I may fail again on Saturday, and I may fail again the week after deloading when I test my maxes, I may fail next training block and the one after, but none of it matters. I only lose when I stop trying to conquer my fear, stop trying to fix my elbow and the shoulder causing it, stop trying to dial my training program, stop communicating with my coach, and give up.

If your training program doesn’t scare you a little, it’s probably not making you the best person or athlete you can be, it’s not giving you the opportunity to develop the skills to deal with fear or failure or to appreciate success when you achieve it. Conquer in training, and dominate in competition. In the words of Dave Tate, “prepare, perform, prevail”

Now get after it!

Are you defeating yourself before you’ve even tried? 

There’s a common saying that life is 10% what happens to you and 90% how you deal with it; I couldn’t agree more. If there’s one thing that ties all successful people together, whether it be in business, athletics, physical or mental transformations, beating addictions etc.  it’s the fact that they all took responsibility for their actions, and all of them believed they had the power to change. 

It’s time to stop killing your own dreams with shitty self talk and a victim attitude. No one has achieved anything by feeling sorry for themselves or blaming outside circumstances. You. You have the power to change your health and physique. You CAN look and feel the way you’ve always wanted. You might have challenges that others don’t, so what? It’s not about them, it’s about you. Everyone knows someone who puts in half ass effort in the gym, eats absolute garbage, yet walks around with single digit body fat and looks like a Greek sculpture: chances are that isn’t you. So do you quit, feel sorry for yourself, blame the universe and your parents for shitty genetics and lying to you about Santa Claus? No. Fuck that. You only have one job and that’s to beat the person you were yesterday.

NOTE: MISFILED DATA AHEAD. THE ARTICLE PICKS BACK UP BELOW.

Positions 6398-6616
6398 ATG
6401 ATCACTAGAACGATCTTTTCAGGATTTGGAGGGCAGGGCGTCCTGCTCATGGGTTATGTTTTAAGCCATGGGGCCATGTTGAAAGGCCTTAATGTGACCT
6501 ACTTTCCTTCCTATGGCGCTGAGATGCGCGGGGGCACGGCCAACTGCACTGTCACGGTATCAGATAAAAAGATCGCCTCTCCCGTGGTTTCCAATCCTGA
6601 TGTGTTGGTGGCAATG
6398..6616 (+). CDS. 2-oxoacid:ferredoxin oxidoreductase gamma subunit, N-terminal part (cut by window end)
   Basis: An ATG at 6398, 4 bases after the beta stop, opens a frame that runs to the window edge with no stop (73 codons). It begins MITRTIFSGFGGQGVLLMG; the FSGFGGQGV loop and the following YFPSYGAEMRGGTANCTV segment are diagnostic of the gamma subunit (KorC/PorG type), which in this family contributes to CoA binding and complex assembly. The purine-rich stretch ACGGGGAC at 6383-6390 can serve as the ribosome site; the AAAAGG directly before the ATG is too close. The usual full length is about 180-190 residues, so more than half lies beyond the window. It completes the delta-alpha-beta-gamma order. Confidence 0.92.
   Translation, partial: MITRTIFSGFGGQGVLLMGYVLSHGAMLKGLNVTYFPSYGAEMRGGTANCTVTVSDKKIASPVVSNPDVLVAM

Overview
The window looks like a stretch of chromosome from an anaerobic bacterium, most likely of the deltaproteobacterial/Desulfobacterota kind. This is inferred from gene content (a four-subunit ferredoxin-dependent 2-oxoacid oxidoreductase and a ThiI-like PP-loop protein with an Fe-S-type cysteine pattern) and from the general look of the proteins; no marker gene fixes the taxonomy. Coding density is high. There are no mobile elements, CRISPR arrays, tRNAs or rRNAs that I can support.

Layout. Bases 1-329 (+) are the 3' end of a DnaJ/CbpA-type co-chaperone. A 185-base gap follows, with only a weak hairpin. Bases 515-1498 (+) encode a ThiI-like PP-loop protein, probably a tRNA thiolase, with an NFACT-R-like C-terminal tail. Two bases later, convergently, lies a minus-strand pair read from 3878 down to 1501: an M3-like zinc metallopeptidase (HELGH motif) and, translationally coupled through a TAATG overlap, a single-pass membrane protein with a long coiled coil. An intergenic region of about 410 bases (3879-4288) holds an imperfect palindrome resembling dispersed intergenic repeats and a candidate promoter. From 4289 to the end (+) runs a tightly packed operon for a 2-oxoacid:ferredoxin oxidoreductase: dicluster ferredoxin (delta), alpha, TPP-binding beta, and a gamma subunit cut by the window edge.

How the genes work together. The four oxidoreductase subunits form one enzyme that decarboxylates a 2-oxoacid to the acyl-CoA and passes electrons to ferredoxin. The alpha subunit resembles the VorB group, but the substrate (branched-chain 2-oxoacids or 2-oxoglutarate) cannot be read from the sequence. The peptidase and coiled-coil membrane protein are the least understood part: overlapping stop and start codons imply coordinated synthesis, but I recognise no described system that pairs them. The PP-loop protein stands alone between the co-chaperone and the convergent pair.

Can you look yourself in the mirror and tell yourself you’ve truly done everything in your power today to work towards your goals and your dreams? You probably never will, and you know what? That’s a beautiful thing. That means that there’s always a way to get better. Could you have pushed a little harder, gotten one more rep? Could you have made it a priority to get to the grocery store on Sunday? Could you have drank 500ml more water, or watched one less Netflix show and gone for a walk instead? There are hundreds of little daily habits that you can do that will add up. Focus on one and get after it. Got it? Cool. Onto the next habit. 

Don’t be afraid to fail. Fail a hundred times, fail a thousand times. Just keep trying one more damn time than you fail.

The second you say you can’t, you’re lying. I can’t means I won’t. Don’t give up on yourself, don’t believe that things are happening to you, make things happen. The best time to start was yesterday. The second best time to start is today. Do it now.